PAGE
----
Lords Committee recommends abolition of local authority licensing committees
4th April 2017
In the 11 years since it has been in force hardly a year has gone by without major amendment to the Licensing Act 2003. The Lords Committee, set up to scrutinise the Act, wants to bring an end to these frequent piecemeal changes, and recommends a one-off radical overhaul, including the abolition of local authority licensing committees.
Chairman of the House of Lords Select Committee on the Licensing Act 2003, Baroness McIntosh of Pickering, said: “The Act is fundamentally flawed and needs a major overhaul. It was a mistake and a missed opportunity to set up new licensing committees when the planning system was already available to regulate the use of land for many different purposes. The planning system is well suited to dealing with licensing applications and appeals, and the interests of residents are always taken into account.
“The Committee was shocked by some of the evidence it received on hearings before licensing committees. Their decisions have been described as 'something of a lottery', 'lacking formality', and 'indifferent', with some 'scandalous misuses of the powers of elected local councillors'.
“We cannot understand why the Government has decided not to apply the Act to sales at airports. This can lead to dangerous situations, and must be changed.
“Pubs, clubs and live music venues are a vital part of our cultural identity. Any decline in our cities’ world-famous night life ought to be prevented and the businesses supported. But the night time economy needs regulating; even in these areas of cities, residents have their rights. The current systems are not being used because they do not work.”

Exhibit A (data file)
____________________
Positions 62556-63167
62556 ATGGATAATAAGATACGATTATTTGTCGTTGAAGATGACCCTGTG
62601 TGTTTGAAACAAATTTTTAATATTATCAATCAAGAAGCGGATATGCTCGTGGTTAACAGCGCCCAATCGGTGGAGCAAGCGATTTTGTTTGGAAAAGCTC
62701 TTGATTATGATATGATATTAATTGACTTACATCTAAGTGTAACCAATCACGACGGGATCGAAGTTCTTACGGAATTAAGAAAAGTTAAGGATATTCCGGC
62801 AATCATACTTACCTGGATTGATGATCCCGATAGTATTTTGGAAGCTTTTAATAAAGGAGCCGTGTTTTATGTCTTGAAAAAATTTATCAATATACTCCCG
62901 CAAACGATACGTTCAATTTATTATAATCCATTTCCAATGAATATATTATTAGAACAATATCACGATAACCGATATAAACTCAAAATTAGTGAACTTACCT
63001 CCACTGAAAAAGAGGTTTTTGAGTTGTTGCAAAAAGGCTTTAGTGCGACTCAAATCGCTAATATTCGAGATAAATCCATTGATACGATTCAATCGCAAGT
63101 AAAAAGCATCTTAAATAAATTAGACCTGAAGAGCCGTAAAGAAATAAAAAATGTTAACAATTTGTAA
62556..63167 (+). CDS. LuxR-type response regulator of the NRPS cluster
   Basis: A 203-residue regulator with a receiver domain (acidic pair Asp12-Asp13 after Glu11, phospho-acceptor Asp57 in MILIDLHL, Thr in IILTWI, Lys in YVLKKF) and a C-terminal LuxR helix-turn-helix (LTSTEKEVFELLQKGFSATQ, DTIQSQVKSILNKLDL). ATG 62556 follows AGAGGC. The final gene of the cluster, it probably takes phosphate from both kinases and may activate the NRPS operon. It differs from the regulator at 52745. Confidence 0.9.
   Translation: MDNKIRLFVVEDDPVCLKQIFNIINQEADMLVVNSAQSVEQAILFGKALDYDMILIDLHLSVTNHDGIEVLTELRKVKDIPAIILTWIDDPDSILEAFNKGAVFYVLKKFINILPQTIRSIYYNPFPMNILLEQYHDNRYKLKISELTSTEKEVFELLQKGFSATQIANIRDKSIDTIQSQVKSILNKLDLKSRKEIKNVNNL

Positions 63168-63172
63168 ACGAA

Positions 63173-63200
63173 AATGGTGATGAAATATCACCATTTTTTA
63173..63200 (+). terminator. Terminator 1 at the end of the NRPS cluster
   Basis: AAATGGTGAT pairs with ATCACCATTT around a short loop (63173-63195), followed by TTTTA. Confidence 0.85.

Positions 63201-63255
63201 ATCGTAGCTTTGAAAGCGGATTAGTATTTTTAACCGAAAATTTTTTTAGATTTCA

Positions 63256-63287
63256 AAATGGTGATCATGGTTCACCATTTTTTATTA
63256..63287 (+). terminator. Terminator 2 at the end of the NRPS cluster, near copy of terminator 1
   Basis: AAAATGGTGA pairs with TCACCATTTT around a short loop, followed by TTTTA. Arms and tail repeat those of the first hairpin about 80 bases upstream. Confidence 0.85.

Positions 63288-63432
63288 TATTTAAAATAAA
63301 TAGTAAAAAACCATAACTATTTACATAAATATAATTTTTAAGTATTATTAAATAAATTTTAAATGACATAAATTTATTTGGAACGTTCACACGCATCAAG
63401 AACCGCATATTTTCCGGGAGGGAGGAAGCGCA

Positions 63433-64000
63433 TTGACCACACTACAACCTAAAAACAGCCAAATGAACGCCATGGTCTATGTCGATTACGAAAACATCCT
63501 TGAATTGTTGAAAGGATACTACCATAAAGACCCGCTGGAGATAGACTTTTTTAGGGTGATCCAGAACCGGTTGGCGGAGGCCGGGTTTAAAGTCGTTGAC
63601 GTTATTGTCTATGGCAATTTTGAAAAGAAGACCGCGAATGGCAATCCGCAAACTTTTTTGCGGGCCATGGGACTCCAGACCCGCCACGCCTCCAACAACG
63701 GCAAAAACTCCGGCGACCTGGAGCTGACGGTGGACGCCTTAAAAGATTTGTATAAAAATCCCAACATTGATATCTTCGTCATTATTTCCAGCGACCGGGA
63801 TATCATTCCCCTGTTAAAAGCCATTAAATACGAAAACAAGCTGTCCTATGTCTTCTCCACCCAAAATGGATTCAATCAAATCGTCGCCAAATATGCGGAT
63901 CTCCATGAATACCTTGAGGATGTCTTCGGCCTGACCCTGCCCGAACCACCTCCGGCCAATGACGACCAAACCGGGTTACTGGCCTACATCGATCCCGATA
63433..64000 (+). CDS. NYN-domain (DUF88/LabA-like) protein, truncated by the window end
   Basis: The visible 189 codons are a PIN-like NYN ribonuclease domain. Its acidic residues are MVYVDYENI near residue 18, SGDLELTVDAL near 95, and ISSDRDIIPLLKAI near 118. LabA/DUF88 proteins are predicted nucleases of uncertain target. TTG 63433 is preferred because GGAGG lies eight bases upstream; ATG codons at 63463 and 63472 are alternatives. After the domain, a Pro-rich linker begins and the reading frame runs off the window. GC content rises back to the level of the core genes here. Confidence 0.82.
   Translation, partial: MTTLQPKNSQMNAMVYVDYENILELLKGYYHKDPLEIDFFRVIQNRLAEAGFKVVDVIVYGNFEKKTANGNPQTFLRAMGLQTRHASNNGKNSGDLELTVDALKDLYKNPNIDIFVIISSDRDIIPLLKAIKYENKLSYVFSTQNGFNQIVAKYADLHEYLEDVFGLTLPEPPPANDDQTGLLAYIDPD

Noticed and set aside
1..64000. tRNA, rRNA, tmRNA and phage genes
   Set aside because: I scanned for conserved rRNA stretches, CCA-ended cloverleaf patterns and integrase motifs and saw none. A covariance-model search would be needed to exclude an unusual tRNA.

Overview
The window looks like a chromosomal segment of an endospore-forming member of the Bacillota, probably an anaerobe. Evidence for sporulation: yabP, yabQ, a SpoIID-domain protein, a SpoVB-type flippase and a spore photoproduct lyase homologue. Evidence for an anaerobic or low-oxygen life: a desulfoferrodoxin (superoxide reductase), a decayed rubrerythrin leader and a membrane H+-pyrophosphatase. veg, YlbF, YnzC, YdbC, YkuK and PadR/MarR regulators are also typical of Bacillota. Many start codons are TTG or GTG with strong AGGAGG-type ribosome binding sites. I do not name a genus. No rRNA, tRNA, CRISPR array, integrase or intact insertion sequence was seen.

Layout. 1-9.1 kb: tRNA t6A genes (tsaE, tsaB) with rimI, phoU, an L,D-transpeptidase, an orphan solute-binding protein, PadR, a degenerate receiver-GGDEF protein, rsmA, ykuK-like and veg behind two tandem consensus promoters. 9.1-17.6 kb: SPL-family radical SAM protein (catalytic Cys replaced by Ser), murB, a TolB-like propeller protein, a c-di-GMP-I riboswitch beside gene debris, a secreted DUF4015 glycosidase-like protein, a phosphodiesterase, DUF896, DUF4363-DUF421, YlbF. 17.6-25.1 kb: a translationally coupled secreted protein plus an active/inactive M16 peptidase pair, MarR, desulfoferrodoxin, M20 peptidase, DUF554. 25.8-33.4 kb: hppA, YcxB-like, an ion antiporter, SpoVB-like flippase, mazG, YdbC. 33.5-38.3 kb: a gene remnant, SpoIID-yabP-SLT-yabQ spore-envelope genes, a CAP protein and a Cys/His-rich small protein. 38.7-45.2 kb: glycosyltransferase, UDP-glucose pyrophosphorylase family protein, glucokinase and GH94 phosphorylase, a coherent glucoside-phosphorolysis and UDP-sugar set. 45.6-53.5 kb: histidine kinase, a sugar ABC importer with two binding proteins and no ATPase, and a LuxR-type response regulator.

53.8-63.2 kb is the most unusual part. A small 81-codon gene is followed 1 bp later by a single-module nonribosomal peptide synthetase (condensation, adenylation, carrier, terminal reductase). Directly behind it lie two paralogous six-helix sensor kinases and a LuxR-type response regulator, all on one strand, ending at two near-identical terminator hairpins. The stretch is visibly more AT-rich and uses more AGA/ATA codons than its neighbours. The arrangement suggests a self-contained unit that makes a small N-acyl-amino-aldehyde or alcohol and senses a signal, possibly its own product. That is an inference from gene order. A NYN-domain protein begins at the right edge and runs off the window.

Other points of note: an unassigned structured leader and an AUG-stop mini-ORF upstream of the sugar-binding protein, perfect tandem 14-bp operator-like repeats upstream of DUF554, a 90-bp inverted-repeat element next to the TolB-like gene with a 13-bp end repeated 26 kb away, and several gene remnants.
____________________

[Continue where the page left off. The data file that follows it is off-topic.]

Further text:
Key points from the report
Integrate licensing with planning
The Committee found that the Government made a substantial error in placing the responsibility for licensing with local authority licensing committees.
The evidence received against local authority licensing committees was damning and the committee was extremely concerned by what it heard.
Planning committees are much more effective, reliable and well-equipped to make licensing decisions, which have a significant impact on local communities and can be “life or death” to businesses, their owners and their staff.
The Committee recommends that coordination between the licensing and planning systems should begin immediately in all local authorities.
Fees for licensing should be set locally, not nationally.
Follow Scotland’s lead
The legality of Minimum Unit Pricing is still under consideration by the Supreme Court. If it is found to be lawful and introduced in Scotland, and found to be effective in cutting down excessive drinking, the Committee recommends that England and Wales follows Scotland’s lead.
The Committee also recommends following Scotland’s example in helping disabled people to access licensed premises by ensuring that a disabled access statement is provided with a premises licensing application.
Late Night Levy
The Committee heard very convincing evidence suggesting that the Late Night Levy does not pay for the cost of policing as intended, and came to the conclusion that in its current form it is fundamentally wrong, in principle and practice. Unless amendments already made prove effective, they should be repealed. So should Early Morning Restriction Orders, which no local authority has yet introduced.